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Addiction and Recovery: Failure to Thrive?

Posted by on April 22, 2015 in Addictions, All Blog Posts, Codependency, Individual Therapy, Relationship Counseling

So you made it! (Figuratively speaking since recovery from addiction is a lifelong process.) You are clean and sober and have navigated that first, oh so long, period of time where managing cravings and not drinking, acting out or using needed most of your attention, energy and focus (not to mention some divine intervention in some cases). Sometimes, once fighting day to day cravings has subsided and a person has begun to establish their life without the substance or addictive behavior of choice, life can start to feel pretty good. In 12 Step meetings you will hear about the “pink cloud” or in other contexts it may take the form of feeling “My addiction was really causing lots of problems. Things don’t feel so hard, hopeless, overwhelming or ________.” Feel free to fill in the blank here if the suggested feelings don’t quite fit but the first part of the sentence does.

As an addiction specialist who works in my therapy practice with courageous recovering clients , I encourage you to count yourself fortunate and to keep working hard on your recovery and self care if the previous sentence describes you. Please feel free to read the rest of the article just in case but at this point you may not relate to it.

There is another possibility in this scenario. Despite successfully being abstinent from alcohol, drugs or acting out, you might read that first paragraph and think “I don’t feel as good as I thought I would when I began this journey of recovery.” This may range from mild dissatisfaction to “This sobriety thing sucks. Why am I doing this again?” If you relate to this feeling rather than the commonly discussed positive life changes of recovery, this article may be of help or give you something to think about. I’d like to talk about a concept called “Failure to Thrive.”

Failure to thrive is a medical term and generally used when a baby, for whatever reason, does not gain weight or grow like they need to in order to develop and be healthy.  Failure to thrive in the recovery and addiction sense is not a failure at all.  It is actually a stuck place or a condition that prevents a recovering person from moving away from merely surviving (envision fighting the urge to drink or use daily, staying sober but… it took up all your energy that day or week) to actually thriving (envision growing, increasing capabilities, setting goals and moving toward them, increasingly healthy relationships through repair and using tools, etc.)  The most dangerous part about failure to thrive in recovery is that it preys upon you when you are most in need of some hope and support, when it is most needed to have something to lean on, something to remind you why you are working so hard on your recovery in the first place.  It may sound like this would only happen to someone in early recovery but I see it happen in early, middle and late recovery depending upon one or more of the following factors:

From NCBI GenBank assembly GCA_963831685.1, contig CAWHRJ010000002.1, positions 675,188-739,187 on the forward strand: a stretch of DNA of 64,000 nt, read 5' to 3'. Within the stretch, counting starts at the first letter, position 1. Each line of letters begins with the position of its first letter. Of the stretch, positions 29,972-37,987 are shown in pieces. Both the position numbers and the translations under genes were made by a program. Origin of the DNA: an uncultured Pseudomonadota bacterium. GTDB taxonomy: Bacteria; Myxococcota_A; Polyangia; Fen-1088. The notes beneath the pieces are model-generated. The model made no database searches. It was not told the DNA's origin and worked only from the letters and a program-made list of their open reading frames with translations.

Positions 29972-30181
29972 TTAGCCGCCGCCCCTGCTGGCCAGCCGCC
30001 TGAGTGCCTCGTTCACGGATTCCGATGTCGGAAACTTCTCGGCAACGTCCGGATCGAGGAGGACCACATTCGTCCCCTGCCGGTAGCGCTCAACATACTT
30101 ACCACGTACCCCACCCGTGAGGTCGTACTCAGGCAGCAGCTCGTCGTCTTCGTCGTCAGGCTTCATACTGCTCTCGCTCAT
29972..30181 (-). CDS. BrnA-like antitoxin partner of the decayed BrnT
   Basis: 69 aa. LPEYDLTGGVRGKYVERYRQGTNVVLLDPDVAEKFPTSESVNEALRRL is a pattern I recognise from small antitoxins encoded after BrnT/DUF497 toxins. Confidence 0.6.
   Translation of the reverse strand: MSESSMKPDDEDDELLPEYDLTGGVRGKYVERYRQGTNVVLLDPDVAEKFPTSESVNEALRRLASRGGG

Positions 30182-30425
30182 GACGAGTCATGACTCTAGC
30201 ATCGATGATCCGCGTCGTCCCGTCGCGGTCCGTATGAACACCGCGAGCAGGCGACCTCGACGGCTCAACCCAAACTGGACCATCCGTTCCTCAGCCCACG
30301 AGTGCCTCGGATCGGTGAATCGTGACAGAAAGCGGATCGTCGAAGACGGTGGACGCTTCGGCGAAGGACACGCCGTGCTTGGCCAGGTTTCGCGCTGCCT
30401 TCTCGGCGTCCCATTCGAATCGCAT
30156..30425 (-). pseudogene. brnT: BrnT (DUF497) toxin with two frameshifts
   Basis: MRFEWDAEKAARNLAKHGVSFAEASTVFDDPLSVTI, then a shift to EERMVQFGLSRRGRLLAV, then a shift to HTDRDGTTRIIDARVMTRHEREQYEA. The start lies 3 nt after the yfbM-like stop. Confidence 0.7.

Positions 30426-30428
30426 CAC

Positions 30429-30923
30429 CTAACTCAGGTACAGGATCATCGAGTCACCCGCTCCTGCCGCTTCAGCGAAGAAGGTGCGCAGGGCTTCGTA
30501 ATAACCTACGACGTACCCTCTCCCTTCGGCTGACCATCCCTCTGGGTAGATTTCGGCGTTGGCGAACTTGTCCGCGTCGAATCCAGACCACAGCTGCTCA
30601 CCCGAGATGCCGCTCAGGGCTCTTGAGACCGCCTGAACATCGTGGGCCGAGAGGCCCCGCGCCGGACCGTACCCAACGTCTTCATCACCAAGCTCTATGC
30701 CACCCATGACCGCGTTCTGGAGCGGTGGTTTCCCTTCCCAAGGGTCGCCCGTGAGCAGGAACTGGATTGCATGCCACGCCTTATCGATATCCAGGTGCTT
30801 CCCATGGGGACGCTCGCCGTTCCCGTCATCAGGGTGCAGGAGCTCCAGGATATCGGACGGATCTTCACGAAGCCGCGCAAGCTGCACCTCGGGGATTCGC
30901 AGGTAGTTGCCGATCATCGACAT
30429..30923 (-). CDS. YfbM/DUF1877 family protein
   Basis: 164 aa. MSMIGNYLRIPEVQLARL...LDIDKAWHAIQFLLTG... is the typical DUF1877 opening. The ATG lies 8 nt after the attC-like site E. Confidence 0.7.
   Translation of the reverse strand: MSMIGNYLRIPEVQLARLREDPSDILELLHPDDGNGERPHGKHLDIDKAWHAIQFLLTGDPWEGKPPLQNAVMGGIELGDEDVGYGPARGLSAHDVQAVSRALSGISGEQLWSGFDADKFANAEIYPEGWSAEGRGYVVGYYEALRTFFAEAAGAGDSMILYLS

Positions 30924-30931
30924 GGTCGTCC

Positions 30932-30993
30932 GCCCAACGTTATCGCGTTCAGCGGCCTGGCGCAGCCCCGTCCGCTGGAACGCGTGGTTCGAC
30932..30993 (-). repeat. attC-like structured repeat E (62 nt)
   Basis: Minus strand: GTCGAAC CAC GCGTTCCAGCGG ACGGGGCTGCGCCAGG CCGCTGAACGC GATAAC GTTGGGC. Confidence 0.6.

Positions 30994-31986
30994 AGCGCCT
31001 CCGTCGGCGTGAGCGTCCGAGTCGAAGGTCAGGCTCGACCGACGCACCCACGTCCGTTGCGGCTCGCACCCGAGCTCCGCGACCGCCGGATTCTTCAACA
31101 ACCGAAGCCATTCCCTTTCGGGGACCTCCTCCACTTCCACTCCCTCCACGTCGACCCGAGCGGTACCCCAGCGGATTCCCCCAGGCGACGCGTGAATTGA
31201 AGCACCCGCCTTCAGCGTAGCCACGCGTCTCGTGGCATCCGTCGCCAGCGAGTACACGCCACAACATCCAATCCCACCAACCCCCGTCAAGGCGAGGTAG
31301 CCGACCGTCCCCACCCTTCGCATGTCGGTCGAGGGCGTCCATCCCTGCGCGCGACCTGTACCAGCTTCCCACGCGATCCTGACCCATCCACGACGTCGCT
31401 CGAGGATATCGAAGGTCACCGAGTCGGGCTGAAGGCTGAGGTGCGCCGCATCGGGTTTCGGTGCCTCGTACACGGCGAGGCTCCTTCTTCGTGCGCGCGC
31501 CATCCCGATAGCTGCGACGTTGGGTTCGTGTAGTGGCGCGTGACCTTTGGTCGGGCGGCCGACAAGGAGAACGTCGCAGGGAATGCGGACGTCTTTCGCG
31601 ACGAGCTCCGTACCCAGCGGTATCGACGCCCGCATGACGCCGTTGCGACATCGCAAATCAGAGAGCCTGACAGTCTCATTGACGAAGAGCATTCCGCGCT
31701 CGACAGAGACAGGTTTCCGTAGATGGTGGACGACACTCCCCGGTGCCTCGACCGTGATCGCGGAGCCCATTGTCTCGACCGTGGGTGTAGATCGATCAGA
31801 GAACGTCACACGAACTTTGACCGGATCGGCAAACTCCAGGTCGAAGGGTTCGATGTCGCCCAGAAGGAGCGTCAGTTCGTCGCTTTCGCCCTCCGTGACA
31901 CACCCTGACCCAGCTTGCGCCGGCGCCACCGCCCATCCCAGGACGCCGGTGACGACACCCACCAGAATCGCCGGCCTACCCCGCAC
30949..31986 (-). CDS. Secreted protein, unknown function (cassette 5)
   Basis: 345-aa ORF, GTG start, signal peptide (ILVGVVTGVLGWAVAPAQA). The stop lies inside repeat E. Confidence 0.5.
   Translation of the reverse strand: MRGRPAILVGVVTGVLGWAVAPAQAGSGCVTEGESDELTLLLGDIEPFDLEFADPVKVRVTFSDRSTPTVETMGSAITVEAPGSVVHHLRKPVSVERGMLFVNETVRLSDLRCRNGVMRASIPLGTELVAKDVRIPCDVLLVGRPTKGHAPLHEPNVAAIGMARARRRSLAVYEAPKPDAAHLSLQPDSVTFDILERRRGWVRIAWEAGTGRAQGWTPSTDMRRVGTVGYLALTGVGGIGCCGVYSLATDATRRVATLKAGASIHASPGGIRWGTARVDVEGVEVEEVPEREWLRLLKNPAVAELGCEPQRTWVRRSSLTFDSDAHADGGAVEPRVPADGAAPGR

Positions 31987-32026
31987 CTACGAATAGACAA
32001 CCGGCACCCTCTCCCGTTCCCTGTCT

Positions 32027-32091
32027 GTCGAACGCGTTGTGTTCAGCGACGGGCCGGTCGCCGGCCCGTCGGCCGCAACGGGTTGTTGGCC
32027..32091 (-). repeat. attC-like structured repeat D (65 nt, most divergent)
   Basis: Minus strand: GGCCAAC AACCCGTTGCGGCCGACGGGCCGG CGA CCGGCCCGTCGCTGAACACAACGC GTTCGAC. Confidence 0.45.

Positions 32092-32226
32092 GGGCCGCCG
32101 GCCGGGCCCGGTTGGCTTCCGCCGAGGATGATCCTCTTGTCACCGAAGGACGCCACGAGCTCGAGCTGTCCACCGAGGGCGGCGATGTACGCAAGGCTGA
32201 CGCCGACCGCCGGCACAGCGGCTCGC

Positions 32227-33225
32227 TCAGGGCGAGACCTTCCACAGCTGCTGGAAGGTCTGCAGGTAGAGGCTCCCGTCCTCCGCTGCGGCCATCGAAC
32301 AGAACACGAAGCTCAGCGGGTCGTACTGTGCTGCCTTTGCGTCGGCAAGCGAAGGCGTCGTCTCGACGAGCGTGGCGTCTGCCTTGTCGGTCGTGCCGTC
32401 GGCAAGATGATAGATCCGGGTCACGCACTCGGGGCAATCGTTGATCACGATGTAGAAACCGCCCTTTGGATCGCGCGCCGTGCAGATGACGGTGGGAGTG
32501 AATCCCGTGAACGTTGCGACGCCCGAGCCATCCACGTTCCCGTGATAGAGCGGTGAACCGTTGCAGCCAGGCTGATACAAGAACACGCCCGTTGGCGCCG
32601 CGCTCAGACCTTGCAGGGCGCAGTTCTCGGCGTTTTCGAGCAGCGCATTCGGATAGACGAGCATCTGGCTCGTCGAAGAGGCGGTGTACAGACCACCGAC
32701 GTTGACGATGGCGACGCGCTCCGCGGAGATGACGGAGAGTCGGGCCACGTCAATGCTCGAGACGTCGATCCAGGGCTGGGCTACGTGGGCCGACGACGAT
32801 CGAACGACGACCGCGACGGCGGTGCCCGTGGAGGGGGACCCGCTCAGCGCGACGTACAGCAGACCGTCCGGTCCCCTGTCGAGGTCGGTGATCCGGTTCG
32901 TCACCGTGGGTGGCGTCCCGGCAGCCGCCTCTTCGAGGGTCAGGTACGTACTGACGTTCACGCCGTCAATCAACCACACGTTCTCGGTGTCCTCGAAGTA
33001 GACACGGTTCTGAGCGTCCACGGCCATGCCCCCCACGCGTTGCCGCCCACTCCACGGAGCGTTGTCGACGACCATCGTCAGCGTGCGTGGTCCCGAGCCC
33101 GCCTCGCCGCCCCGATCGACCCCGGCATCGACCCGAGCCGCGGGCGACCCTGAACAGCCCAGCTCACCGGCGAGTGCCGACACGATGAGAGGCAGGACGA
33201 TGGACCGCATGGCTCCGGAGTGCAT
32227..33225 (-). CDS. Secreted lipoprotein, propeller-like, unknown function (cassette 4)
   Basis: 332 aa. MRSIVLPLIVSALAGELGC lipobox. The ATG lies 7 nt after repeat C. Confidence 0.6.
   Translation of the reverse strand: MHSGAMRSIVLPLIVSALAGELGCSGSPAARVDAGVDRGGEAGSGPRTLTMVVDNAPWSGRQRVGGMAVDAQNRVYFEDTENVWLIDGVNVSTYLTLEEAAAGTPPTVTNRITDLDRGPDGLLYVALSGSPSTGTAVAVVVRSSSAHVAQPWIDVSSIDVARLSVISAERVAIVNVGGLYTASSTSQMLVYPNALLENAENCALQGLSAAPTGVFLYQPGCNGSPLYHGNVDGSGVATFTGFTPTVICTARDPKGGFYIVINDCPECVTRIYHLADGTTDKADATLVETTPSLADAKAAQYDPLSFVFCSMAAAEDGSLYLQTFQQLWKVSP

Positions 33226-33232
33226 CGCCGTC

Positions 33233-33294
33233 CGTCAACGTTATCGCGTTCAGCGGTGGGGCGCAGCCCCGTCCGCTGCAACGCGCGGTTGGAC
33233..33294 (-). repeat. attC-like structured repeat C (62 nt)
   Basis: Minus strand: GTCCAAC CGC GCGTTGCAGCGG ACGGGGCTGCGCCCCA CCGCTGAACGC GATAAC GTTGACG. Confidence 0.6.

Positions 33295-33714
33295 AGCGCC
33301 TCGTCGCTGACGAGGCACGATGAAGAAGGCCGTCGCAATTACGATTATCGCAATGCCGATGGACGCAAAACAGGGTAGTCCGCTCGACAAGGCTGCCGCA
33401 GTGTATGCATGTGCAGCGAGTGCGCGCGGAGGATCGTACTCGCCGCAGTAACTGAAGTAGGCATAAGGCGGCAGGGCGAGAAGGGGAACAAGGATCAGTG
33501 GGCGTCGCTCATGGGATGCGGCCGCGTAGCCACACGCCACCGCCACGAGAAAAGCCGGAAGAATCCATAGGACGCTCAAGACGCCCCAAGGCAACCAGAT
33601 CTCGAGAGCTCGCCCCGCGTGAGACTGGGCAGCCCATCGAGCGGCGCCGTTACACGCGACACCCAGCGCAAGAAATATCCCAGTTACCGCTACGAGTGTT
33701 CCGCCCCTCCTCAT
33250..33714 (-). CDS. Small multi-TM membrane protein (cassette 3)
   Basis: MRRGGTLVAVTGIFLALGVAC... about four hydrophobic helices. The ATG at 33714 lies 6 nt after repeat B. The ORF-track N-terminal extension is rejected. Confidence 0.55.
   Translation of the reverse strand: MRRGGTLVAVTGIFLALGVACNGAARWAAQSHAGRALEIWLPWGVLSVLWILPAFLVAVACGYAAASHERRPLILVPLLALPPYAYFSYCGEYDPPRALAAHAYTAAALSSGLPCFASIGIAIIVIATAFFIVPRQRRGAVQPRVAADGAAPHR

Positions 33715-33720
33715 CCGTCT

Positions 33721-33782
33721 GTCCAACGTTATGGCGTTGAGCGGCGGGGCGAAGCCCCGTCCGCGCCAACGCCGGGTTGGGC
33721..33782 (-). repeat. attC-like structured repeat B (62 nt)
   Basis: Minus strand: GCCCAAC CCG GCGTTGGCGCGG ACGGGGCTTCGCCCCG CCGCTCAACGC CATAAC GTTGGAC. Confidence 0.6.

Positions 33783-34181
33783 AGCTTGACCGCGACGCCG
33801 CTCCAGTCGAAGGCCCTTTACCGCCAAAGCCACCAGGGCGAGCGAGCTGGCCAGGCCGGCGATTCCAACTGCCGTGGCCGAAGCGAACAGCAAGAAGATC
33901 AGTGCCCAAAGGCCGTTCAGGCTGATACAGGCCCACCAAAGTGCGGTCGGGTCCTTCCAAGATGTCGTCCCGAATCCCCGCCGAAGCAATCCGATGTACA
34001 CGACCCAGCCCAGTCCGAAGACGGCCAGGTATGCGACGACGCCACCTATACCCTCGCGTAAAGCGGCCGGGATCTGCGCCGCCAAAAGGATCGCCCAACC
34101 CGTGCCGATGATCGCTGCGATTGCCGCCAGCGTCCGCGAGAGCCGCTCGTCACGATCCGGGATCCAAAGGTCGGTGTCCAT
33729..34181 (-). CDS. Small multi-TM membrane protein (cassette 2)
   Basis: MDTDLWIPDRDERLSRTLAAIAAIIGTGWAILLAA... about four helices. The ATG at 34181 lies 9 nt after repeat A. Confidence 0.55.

• How much energy is being invested in recovery on a regular (daily, weekly) basis?  Recovery is a central concept related to life balance.  It requires ongoing effort and attention in order to thrive.  There is no singular “right” formula for how much energy to put into recovery. You must find what type of and how much support works for you.
  • How long were you in your addiction?  The longer the active addiction, the more “wreckage of the past” there is to address.
  • What is the quality of your relationships in recovery?  Often family dynamics that evolved when in addiction need support to adapt to the changes that recovery brings or to heal from the pain and/or trauma that addiction created.
  • Codependency increasing or developing as sobriety/abstinence progresses?  Did you grow up in a family where addiction was a significant issue and start using early?  If so, codependency may have been a part of your addiction but masked by active using.
  • Has there been significant change or growth so far ?  If so the routine that was working may need to be adjusted.  Feelings may be “thawing out” and new tools for handling feelings in healthy ways may need to be learned or used.
  • Has another substance or activity evolved into an addictive pattern that is progressing into unmanageability?  Cross addictions can take the form of an immediate substitute addiction or your life gradually becoming out of balance because of  another activity or substance.

All of these factors can result in failure to thrive in your recovery from addiction.  Don’t let a stuck place, the wreckage of the past, a cross addiction or unresolved relationship or family issues take the joy out of your recovery or lead you to relapse. More is possible for you.  Often the painful lifestyle while in active addiction makes people forget that we are here to live life to the fullest; to thrive rather than merely survive.  Consider taking a recovery inventory, either with your sponsor, a therapist or a trusted friend who is familiar with recovery.  Stuck places in recovery are not a failure but they can result in failure to thrive and compromised quality of life unless additional effort is taken to move past them.

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